Standards for the description and exchange of biodiversity information help promote research, support decision-making for conservation and planning, and provide a means of communicating observations by both professional and citizen scientists across taxa and political boundaries. TDWG standards are an integral foundation of the largest biodiversity information sources, but given the wealth and diversity of information collected for plants, animals, and fossils, the need remains to extend and refine the concepts required to achieve greater integration for the discovery of knowledge and its use in biodiversity conservation.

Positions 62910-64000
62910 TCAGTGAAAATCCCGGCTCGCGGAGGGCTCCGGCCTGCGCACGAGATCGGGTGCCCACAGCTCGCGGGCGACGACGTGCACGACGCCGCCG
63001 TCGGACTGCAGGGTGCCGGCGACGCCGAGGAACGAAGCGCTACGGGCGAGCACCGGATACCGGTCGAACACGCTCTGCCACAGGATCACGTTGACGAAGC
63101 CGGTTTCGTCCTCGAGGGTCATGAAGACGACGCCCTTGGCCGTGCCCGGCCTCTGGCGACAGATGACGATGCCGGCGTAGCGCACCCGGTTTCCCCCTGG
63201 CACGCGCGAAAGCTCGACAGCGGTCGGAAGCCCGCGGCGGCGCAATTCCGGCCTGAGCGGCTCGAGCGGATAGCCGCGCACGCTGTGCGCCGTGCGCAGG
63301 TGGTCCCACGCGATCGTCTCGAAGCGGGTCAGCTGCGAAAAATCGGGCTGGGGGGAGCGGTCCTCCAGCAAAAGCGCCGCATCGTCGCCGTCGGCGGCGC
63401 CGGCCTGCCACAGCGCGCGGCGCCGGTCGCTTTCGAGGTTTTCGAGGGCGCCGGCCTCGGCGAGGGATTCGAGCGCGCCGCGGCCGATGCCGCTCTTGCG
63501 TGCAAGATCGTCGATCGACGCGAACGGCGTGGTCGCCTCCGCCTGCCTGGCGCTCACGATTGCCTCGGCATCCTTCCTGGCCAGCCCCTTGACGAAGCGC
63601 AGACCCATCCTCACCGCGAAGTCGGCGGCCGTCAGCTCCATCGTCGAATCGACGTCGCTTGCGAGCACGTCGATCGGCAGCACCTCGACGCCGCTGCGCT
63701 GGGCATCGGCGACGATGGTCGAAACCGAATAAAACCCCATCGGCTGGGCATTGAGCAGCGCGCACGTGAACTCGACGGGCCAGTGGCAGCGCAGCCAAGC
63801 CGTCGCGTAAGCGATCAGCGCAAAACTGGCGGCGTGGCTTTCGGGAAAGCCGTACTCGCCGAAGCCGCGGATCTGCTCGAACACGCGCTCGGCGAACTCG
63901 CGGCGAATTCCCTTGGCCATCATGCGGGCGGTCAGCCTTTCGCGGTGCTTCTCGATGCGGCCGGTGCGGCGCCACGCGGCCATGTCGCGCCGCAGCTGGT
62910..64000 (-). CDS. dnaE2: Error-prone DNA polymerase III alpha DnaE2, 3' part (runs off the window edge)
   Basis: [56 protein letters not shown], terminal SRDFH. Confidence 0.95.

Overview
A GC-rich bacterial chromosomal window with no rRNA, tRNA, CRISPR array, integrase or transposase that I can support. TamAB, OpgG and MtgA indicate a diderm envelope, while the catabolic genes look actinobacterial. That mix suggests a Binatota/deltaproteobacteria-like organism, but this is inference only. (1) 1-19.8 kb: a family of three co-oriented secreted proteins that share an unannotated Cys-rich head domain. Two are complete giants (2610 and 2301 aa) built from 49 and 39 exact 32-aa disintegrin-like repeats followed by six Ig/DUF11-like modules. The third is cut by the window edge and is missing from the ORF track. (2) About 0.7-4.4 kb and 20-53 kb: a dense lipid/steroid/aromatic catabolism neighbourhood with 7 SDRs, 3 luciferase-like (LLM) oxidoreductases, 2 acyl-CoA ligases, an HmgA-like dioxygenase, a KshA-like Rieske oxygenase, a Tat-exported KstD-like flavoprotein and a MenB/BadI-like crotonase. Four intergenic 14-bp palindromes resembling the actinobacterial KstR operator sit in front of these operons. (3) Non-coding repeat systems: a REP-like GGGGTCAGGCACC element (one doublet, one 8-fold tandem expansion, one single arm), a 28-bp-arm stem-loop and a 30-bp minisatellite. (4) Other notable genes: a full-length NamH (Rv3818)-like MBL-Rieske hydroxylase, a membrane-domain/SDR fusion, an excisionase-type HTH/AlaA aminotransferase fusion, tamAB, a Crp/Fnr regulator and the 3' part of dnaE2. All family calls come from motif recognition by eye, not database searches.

This year, TDWG is focusing its annual meeting not just on supporting research, decision making, and communication of biodiversity information but on how to do it innovatively. Innovative research can "stand on the shoulders of giants" and it can also be disruptive -- causing major change in the way that science works.  To what extent do our standards promote innovation, and how can research improve our standards? Current research both in Computer Science (e.g., deep learning, computer vision, ambient computing) and Biodiversity Sciences offer excellent opportunities for multidisciplinary innovative synergies among researchers, decision makers, students, and citizen scientists. back

Creative Commons License
This work is licensed under a Creative Commons Attribution 3.0 License.